Crow loved riding elevators. He was the only one in the elevator, and he still had twenty minutes before the meeting, so he hit the second, third, and fourth floor buttons. He decided that he had two other chances to duck out if he changed his mind on the short trip up to the office. As the elevator rise, it surprised him with a vintage elevator ding sound. The doors opened on the second floor, and there was a gentleman standing there fanning through what looked to be a manuscript. Crow thought that he must be going down. The man looked unamused. The doors closed. Ding! The doors opened, there was no one there. Crow stepped off, and spun around, just as the elevator door was about to close on him, he stuck his leg in to stop the doors from closing. The doors shot open and he rushed back inside. His heart rate was up again, and he pushed his back all the way agains the wall opposite the elevator doors.

Finally, he arrived at the fourth floor and vacated the elevator, turning right as the security guard had told him to do. He arrived at the Hickarado Publishers door, and placed his hand on the knob. He took a deep breath and turned the handle, moving at once over the threshold and into the office. He was greeted by the receptionist, and was asked to sit in the waiting area until Sandy was ready to come out to receive him. He found a seat closest to the door, and started perusing old copies of the New Yorker that were left on the waiting area table. His habit was to always skip to the table of contents and find out three things: where to find the fiction piece, where to find the poetry, and where to find the cartoons.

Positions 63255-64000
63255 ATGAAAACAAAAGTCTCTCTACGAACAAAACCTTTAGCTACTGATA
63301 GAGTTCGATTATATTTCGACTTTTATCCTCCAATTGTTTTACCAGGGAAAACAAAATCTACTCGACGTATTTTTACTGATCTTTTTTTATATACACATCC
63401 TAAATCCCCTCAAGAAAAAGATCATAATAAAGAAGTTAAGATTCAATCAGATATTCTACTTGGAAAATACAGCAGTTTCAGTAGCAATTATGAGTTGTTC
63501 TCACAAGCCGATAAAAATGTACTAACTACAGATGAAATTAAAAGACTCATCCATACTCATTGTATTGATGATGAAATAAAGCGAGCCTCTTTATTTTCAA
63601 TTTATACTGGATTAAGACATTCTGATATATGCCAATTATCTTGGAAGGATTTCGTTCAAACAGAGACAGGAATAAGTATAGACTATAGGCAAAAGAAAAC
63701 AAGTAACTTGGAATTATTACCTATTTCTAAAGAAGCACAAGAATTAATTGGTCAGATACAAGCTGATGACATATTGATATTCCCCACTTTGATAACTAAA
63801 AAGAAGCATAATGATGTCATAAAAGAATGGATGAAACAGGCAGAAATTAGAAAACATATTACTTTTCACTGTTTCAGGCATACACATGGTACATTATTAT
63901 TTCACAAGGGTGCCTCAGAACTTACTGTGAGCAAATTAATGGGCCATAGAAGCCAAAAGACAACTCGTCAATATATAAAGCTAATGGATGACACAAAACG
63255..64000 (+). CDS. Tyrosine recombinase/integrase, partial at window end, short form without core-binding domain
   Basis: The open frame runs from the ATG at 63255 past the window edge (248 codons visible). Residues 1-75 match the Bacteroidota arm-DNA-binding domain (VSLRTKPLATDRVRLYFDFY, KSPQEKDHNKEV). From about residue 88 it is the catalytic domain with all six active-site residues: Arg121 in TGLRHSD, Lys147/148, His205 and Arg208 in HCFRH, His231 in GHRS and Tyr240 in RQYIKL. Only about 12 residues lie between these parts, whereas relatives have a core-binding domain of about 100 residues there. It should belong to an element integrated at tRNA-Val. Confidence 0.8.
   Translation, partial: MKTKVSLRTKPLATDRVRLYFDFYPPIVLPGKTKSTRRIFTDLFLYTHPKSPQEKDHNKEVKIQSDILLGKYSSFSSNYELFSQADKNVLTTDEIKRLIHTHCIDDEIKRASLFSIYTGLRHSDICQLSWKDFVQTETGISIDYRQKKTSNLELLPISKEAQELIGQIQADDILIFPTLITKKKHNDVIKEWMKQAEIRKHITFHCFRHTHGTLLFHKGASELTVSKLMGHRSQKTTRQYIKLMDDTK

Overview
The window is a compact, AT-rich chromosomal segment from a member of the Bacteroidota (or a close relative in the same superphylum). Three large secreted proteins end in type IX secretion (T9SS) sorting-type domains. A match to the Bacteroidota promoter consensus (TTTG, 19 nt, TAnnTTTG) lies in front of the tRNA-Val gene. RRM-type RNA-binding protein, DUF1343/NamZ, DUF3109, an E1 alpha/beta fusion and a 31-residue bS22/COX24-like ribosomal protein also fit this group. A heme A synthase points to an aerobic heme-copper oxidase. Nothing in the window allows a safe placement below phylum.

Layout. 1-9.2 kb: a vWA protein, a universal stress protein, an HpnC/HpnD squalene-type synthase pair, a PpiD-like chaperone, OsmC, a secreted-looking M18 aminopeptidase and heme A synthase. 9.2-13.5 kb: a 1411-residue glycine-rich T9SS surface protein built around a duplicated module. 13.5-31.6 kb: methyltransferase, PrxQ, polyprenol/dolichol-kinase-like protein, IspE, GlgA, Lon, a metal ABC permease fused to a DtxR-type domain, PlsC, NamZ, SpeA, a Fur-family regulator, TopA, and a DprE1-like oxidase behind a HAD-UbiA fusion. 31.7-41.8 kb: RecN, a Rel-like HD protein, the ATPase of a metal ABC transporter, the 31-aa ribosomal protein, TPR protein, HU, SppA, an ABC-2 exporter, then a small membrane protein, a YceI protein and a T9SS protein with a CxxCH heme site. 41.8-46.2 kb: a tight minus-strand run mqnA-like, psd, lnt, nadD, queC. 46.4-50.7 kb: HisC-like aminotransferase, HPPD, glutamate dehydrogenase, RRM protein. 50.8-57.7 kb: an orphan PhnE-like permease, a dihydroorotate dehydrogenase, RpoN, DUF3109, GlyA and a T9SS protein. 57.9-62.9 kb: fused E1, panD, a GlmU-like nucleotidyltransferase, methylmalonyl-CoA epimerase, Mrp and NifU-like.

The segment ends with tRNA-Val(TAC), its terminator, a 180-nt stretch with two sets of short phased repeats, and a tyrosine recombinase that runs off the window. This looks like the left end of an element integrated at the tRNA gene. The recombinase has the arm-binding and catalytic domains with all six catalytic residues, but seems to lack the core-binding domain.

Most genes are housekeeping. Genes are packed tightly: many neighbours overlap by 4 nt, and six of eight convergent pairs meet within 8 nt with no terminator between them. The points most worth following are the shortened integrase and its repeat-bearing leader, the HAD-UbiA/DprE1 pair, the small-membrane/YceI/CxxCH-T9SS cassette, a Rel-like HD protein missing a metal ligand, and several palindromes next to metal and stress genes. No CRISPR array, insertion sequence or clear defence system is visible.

Before he could flip to the featured fiction of the issue he was holding, Sandy called out to him as he was approaching the waiting area.

“Good afternoon, Crow. Sandy. Nice to meet you.”

“Nice to meet you as well.”

“Thanks for coming in. We’re so happy to finally meet you. Why don t you follow me to the back? I have someone I want you to meet.”

“Sounds good, Sandy.”

“Can I get you anything to drink? Coffee? Water?”

“Water is good.”

The person I’m bringing you to meet is C.P. Hickey. He and his wife Lissette Alvarado, started this publishing company fifteen years ago.

“Fifteen years?”

“Yup. Just fifteen.”

“Wow! That’s impressive.”

“They’ve killed it in the last eight years.”

“Lissette wanted to meet you as well, but she is in Paris on a book tour with another client.”

“Paris?”

“Yup, they even have international presence now.”

The gentleman walked down the hall to the back of the space. Crow’s heart was nearly jumping out of his chest. As they approached the office door, Crow noticed the sound of music playing unexpectedly loud. He couldn’t quite make it out, but it sounded familiar.

“C.P. loves the Beatles.”

“I knew I recognized it. But, I wasn’t sure.”

“Hold on, let me go in and let him know your here. Be just a minute.”